A notable factor is the availability of the Gospel of Peter to the mainstream public. Even though the gospel was discovered in 1816 and a translation published six years later, it was quickly evident to scholars the gospel was “possibly of overwhelming importance”. And yet it failed to be made available to the general public. [3] Such is the difficulty of confusing well established dogma with new and possibly more credible information. It is not surprising, but does not speak well for religions based on truth and honesty.

One additional website of mention is the Early Christian Writings website [4], which is somewhat more extensive in its links and variety of translations, commentaries, and sources. Meanwhile, New Advent [5] provides an excellent comparative study between the Gospel of Peter and the canonical gospels – as well as including the complete known works of the text (as do several other websites). Interestingly, Google lists 1,900,000 results when searching for the Gospel of Peter . Considering the hundred or so years from the date of its discovery to its availability to the public, this ancient text is clearly on the upswing in terms of interest and importance.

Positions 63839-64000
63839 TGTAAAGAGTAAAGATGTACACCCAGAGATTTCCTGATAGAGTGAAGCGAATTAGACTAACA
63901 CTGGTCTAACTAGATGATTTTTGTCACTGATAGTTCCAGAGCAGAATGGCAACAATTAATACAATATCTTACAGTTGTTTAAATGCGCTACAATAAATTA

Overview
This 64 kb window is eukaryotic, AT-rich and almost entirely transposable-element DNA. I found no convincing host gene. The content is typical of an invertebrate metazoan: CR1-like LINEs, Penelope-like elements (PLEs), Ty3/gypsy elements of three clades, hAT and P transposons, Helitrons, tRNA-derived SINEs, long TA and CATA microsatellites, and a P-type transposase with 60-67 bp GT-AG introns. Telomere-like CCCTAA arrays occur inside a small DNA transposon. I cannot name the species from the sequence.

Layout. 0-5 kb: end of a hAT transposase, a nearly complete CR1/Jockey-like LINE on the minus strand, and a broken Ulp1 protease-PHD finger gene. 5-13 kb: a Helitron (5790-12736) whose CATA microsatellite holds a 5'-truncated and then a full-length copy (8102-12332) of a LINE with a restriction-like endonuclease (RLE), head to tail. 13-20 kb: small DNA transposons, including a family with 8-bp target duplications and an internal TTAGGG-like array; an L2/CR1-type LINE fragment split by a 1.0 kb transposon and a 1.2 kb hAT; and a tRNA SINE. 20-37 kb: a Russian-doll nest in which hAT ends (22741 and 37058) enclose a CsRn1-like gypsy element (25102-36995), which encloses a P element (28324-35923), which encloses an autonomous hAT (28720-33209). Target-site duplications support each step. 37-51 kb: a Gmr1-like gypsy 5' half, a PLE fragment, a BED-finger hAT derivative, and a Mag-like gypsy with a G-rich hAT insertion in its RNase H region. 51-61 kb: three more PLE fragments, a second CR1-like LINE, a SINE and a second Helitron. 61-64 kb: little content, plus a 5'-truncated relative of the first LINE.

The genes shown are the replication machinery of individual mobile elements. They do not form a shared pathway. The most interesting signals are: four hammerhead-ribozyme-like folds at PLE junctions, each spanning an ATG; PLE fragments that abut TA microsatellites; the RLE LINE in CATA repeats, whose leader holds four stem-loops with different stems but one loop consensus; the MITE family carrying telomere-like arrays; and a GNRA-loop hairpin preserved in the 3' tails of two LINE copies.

[1] Bart D. Ehrman, Lost Christianities; The Battles for Scripture and the Faiths We Never Knew, Oxford University Press, New York , 2003.

[2] http://www.maplenet.net/~trowbridge/gospet.htm

[3] http://reluctant-messenger.com/gospel-of-peter.htm

[4] http://www.earlychristianwritings.com/gospelpeter.html

[5] http://www.newadvent.org/fathers/1001.htm


The Cathedrals of Northern France

Comparative Religions 

The Lost Gospels

The Gospel of Thomas

The Gospel of Mary Magdalen 

Forward to:

The Passion



The Fifth Gospel

Universal Perspectives

The Gospel According to Daniel